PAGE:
It's great you have called the primary care doctor's office. Keep on them until you hear something, which, as it's noon in the Eastern time zone, I hope will be soon.

    Make sure you detail for the primary care doctor all the changes you have seen, especially the sudden incontinence, and inability to walk, and tell her/him about all your concerns, and make it clear you need medical advice about what to do right now.

    In the meantime, you could try contacting both the Alzheimer's Association and your local Agency on Aging/Senior Council office.

    The Alzheimer's Association has a toll free number that they answer 24/7: 1-800-272-3900. They can put you in touch with your local office, and, eventually, resources, but I think right now you may just need a friendly and understanding voice on the phone.

    To find your area Agency on Aging, Google "yourtownname plus Agency on Aging," and see if you get a result. Depending on where you live, it might be based in your nearest city, or it might be regional/cover a number of local counties in your state, or it might even be state based. They usually have trained volunteers on the phone lines who can offer support and advice about resources in your area.

    My other thought is to check your dad's hospital discharge paperwork and see if they list a number for a geriatric social worker or patient care advocate or something like that, and call them and tell them what is going on. Or Google it and call them.

    I am hoping the GP/primary care doctor can offer you some support and advice about what to do next, and I hope they involve your dad being seen by a doctor sooner rather than later. Some possibilities are a return to the hospital, a respite stay in a nursing home or rehab facility, or a fast-track referral to a neurologist/geriatric specialist. If your dad does return to the ER/the hospital/another hospital, make sure the primary care doctor knows (the hospital is supposed to notify them but sometimes don't, and it's faster if you do it). If you don't have the primary care doctor's cell phone number, now would be a good time to ask for it.

    If you are really worried, or your dad is unresponsive or you have any reason to suspect something serious like a stroke or heart attack, or you just don't hear back from the doctor and can't stand it, please don't hesitate to call 911 for an ambulance. The paramedics are likely to be very understanding and helpful.

    This is just dreadful, and I'm sorry.
     
  5. Bear44

    Bear44 Registered User

    Sep 28, 2015
    127
    USA
    Thank you Amy, I will pm you tomorrow. I'm too tired tonight to explain what happened.
     
  6. Amy in the US

    Amy in the US Registered User

    Feb 28, 2015
    4,624
    USA
    Whenever you have time and energy to update us is fine. No worries. I am sending good thoughts and hoping your dad is safe and that you are able to get some rest.
     
  7. meme

    meme Registered User

    Aug 29, 2011
    1,955
    Female
    London
    #7 meme, Jan 29, 2016
    Last edited: Jan 29, 2016
    unless you know exactly what he's been given and why ...... I would not agree to any medication "routinely given" . I would stop it right away.
     
  8. Bear44

    Bear44 Registered User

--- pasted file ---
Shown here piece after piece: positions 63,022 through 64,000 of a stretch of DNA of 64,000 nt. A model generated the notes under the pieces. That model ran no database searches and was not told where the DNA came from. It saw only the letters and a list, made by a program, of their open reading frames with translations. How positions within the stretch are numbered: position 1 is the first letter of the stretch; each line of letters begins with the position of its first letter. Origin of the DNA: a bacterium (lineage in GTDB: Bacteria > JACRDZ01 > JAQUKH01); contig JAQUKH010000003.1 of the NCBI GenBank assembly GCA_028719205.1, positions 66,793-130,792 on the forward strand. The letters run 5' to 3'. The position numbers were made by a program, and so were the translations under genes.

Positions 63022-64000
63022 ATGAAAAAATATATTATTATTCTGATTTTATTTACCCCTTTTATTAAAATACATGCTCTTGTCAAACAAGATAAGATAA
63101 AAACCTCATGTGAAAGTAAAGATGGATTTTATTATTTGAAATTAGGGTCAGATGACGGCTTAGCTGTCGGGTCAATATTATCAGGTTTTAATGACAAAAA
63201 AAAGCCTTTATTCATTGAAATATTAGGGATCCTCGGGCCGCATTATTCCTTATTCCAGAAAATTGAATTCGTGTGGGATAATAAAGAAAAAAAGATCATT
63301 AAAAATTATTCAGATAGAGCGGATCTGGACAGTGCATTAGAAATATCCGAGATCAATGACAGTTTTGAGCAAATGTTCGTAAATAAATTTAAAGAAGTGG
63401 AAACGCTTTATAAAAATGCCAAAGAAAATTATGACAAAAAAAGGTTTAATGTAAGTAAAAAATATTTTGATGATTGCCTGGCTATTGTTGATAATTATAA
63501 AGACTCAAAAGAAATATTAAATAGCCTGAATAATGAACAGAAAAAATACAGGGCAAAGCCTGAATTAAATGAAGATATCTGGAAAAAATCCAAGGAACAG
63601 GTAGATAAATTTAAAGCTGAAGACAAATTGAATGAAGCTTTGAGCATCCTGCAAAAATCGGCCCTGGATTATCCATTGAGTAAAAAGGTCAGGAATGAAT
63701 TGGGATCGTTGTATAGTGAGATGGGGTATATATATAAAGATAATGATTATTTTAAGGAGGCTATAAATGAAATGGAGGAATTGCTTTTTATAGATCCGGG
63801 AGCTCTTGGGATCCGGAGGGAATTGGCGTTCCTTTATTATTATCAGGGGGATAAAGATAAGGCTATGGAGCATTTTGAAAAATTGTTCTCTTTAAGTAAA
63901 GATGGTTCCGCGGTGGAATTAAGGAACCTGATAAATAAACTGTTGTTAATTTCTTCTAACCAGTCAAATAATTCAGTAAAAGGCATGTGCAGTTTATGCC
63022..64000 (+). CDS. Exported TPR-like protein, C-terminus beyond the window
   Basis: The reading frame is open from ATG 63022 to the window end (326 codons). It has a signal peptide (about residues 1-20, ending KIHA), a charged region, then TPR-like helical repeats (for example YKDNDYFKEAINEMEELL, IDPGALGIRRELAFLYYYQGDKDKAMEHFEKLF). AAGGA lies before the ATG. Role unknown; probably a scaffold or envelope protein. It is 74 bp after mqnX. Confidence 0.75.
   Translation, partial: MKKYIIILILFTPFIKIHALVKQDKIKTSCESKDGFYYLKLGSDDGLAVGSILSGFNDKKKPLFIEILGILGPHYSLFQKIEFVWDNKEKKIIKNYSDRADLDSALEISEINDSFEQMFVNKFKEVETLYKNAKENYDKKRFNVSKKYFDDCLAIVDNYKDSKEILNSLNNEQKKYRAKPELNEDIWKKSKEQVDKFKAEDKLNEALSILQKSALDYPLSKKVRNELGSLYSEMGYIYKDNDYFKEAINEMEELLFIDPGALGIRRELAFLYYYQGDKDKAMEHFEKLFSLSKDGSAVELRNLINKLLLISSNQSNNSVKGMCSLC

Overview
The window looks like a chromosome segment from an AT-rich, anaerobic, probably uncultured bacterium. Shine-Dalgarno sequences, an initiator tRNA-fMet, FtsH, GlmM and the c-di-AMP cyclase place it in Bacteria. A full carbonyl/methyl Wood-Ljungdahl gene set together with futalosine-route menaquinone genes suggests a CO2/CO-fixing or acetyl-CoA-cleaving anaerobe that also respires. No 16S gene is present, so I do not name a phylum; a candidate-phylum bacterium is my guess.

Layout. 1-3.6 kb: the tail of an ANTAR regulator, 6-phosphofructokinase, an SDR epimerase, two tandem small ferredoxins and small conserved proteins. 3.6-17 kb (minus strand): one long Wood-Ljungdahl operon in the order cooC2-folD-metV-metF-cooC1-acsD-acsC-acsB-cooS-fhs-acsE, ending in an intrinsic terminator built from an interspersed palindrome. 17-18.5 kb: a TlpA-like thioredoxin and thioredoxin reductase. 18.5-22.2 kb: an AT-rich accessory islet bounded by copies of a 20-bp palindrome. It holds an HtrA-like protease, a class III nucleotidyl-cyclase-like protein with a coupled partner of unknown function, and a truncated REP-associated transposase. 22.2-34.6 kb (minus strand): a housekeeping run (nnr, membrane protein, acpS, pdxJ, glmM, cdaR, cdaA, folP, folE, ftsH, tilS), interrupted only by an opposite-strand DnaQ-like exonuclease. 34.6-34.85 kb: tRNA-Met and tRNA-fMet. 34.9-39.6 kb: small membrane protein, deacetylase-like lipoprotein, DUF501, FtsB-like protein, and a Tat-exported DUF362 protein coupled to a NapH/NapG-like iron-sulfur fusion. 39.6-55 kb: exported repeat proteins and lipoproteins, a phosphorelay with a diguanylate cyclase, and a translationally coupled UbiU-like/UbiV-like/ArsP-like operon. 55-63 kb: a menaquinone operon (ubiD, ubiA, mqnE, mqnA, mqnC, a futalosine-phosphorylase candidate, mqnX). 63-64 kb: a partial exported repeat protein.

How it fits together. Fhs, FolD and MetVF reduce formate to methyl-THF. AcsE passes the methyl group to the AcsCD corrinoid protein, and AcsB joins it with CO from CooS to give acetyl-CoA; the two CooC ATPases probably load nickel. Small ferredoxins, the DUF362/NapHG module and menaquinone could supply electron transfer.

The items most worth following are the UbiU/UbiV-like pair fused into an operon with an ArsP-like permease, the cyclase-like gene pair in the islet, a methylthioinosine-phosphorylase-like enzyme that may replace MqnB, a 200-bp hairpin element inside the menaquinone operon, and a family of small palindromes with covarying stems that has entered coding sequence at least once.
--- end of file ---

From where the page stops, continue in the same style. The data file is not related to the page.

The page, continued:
Sep 28, 2015
    127
    USA
    To everyone that responded thank you. Sorry if my replies are short but I am on my phone.

    I stopped the seraquil per our gp. He's not a zombie anymore. The incontinence has stopped. Thank god.

    He does live alone, I've been staying here since last Wednesday when he got out. Which is really taking a toll on me and my 3 boys. I'm running back and forth to school 4 times a day.

    I'm STILL waiting on a social worker so I can get a carer in here when I'm not here.

    The confusin is not getting better. More often than not he can't complete a sentence. And today he's extremely restless up and down every 5 minutes. And he refuses to use the walker so I have to pull him up and help him walk.
     
  9. Amy in the US

    Amy in the US Registered User

    Feb 28, 2015
    4,624
    USA
    Bear, I'm so glad you came back with an update for us. I have been wondering how you are all doing. I'm especially glad to hear the Seroquel was stopped and his symptoms seem to be resolving.

    I don't know if any of these are good ideas, but here are the ideas I have, to help you get some care into place (which you clearly need):

    -call the Alzheimer's Association and see if they can get you in touch with someone who will actually respond to you. 1-800-272-3900

    -call your local Adult Protective Services Agency and demand action? I don't know what that might lead to, though.

    -call the social worker on any and all phone numbers you have, at least three times a day, until they come and see you.

    -call the primary care doctor's office every day with an update and to tell them that you still don't have any help and still haven't seen a social worker and by the way, you need an emergent referral to a geriatric neurologist and/or geriatric psychiatrist

    -the US Alzheimer's Association has a message board like TP. You can find it at: www.alzconnected.org. Possibly someone there would have a suggestion for you?

    And I'm out of ideas right there. Wishing you all the best.
     
  10. Amy in the US

    Amy in the US Registered User

    Feb 28, 2015
    4,624
    USA
    Hi, Bear, I am bumping this thread up to say hello and see how you and your dad are doing.

    I did get your PM but (probably because I'm tired and keep clicking the wrong button) I keep deleting my response. I will have another try when I'm more clear headed. Apologies!

    I hope you're progressing with getting connected to resources and support in your area. I know it takes time and persistence, especially at first, and sometimes feels like you're going in circles or not being heard, but keep at it. I know I've had very good support from the national Alzheimer's Association, my local chapter, and also my area Agency on Aging. They've been good at fielding phone calls; even when they don't have an answer I always I get some useful information and a friendly voice on the phone is awfully helpful some days.

    I know it can also be frustrating to wait for a referral or an appointment to a new physician. All I can suggest is calling every so often to ask about cancellations or a waiting list for appointment for new patients.

    Please hang in there, and let us know how you both are.